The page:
Restoring three additional student instructional days would allow the NCSD to meet the 990 hours required at the district’s high schools, but Utterback’s proposed budget still had to keep in place two student days and one teacher’s workday as furloughs. Concord Elementary School, by closing with a June 3 event from 6 to 8 p.m. to hear community stories from its 150-year history, will create annual savings of approximately $450,000.

NCSD tax revenues peaked in the in 2008-09 school year at $151.5 million, and since then the district has had to cut 250 positions valued at more than $23 million. Utterback sees state revenues finally surpassing funding levels from five years ago as “a significant milestone,” but “there is much that remains uncertain” beyond the next school year. After enrollment peaked then at 17,728 students, NCSD enrollment is down 7 percent to 16,512 students.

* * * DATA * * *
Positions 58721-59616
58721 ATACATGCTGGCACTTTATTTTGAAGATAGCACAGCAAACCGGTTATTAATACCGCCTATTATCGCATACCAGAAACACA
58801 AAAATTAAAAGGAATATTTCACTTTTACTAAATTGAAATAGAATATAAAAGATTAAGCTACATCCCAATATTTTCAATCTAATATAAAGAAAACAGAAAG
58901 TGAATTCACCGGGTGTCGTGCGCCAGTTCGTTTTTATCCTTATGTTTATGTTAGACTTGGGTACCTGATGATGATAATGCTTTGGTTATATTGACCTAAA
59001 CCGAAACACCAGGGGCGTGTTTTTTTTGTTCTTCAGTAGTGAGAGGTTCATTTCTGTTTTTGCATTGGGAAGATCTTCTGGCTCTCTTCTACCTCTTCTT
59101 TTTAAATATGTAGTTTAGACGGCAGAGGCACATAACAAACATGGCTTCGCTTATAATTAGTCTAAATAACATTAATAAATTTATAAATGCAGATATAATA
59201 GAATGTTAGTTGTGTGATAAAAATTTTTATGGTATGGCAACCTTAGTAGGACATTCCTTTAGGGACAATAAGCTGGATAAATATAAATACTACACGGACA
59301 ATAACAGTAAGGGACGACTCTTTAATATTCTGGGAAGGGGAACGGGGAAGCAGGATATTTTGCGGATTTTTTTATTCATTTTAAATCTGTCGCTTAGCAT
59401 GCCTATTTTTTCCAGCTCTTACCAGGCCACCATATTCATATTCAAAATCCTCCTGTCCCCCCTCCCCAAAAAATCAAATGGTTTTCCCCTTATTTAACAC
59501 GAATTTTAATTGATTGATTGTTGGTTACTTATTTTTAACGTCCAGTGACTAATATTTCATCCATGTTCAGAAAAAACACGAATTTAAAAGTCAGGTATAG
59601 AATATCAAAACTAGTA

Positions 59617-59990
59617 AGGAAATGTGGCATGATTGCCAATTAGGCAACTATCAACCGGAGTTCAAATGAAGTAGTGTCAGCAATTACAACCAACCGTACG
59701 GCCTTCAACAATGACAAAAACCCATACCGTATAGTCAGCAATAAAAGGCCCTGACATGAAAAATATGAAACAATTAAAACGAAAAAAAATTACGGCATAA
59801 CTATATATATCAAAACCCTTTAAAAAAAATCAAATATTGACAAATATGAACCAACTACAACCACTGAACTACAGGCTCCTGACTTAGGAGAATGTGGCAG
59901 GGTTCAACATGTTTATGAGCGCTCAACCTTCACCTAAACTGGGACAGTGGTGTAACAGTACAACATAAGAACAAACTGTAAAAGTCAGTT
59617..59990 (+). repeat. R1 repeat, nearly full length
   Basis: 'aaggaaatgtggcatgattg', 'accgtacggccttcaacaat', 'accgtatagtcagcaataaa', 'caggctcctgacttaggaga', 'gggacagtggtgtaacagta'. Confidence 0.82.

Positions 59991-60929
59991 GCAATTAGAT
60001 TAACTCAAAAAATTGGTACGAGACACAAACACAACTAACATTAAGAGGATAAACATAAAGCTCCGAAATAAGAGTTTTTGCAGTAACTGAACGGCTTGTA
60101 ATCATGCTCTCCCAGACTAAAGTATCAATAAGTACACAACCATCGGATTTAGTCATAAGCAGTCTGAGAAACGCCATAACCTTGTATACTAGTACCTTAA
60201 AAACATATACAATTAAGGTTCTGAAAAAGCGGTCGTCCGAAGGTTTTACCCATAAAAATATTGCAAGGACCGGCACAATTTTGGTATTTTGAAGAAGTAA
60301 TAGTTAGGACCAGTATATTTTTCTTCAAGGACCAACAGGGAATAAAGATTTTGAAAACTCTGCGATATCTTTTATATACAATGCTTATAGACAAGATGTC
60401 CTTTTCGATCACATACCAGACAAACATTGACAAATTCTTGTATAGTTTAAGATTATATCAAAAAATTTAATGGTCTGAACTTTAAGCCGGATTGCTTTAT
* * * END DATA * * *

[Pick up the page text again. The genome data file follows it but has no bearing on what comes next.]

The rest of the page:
“For the first time in six years, we can look to the future with optimism,” Utterback said. “With increased funding, we can continue to build on the excellent education we provide our students. Our district employees deserve our deepest appreciation as they continue to provide unfaltering support to our students despite increases in workload and expectations.”

Challenges remain

Although NCSD’s 2014-15 general-fund budget is projected at $162.7 million, which includes rolling over $9.7 million from 2013-14, state and local regulatory measures require that the district keep that approximately 5 percent ending fund balance in place.

Adding to the financial crunch are Public Employees Retirement System expenses continuing to increase significantly. Health-insurance costs increased by 3 percent for the North Clackamas Plans and 4 percent for the Kaiser Plan.